The Act of Being Twacked

Taylor Wilson@_twils Social media platforms began as a way for everyday users to share status updates and photos with their friends and family. Now they have evolved into major advertising platforms for brands. However, these accounts are not given additional layers of security. Logging on to a company’s Twitter requires just a user name and one password. Because of this we’ve seen many Twitter hacks, or twacks, that are occurring due to poor security measures by both Twitter and corporation’s marketing teams.

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The interesting thing about these “twacks” is the unexpected result they can have on a brand.  Social Media Today compiled some statistics and data that highlighted the positive aspects of the Burger King twack.

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With the amount of retweets, clicks, follows, and press generated for Burger King from this twack, the company received a monetary value of almost 1 million dollars for nothing.  Maybe that’s why these brands decided to stage their own hacks…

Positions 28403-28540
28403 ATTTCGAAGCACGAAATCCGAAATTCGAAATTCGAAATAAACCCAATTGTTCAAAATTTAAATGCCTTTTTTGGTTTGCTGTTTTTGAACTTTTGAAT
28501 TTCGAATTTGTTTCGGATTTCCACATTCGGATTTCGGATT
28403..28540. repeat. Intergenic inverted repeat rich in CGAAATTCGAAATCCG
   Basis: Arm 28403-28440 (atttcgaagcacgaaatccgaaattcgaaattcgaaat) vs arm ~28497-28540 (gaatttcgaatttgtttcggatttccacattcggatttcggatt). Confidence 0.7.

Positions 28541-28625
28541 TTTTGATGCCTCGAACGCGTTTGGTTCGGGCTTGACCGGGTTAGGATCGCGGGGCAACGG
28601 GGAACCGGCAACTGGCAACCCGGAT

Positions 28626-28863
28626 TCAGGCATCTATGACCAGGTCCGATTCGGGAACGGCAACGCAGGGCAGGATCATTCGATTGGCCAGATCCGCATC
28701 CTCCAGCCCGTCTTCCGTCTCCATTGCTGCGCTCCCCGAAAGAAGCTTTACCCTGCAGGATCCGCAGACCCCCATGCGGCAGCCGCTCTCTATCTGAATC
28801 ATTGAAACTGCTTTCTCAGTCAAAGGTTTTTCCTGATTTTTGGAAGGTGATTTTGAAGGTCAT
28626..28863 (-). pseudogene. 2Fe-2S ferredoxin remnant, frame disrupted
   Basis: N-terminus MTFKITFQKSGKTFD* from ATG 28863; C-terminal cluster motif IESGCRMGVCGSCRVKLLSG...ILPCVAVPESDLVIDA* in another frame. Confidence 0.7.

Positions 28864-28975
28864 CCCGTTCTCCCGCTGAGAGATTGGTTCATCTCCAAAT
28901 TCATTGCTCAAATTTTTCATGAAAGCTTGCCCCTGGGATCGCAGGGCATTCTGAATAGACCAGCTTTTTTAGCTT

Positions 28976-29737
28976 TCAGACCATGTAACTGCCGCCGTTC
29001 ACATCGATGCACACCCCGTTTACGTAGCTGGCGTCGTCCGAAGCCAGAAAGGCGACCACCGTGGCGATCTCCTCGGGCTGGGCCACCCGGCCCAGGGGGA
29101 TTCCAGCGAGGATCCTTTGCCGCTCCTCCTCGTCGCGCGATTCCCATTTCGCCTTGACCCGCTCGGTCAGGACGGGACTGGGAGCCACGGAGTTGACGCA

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To prevent this from happening to your company, develop a strategy to protect your brand by educating employees using clear policies and guidelines like these suggested by Forbes. Twacks can happen to normal users as well so take some precautions to prevent this from happening from you. That means no more 123456 passwords.  Never choose a real-word password that can typically be found in a dictionary. Password cracking software can easily guess passwords like these. Avoid storing your password in plain-text email; these systems can be vulnerable to hackers. Twitter advises to use common sense and watch for suspicious links, never giving your username and password out to unknown parties, and keeping your computer and operating system up to date. With these tips, hopefully you won't be a victim of the next twack.

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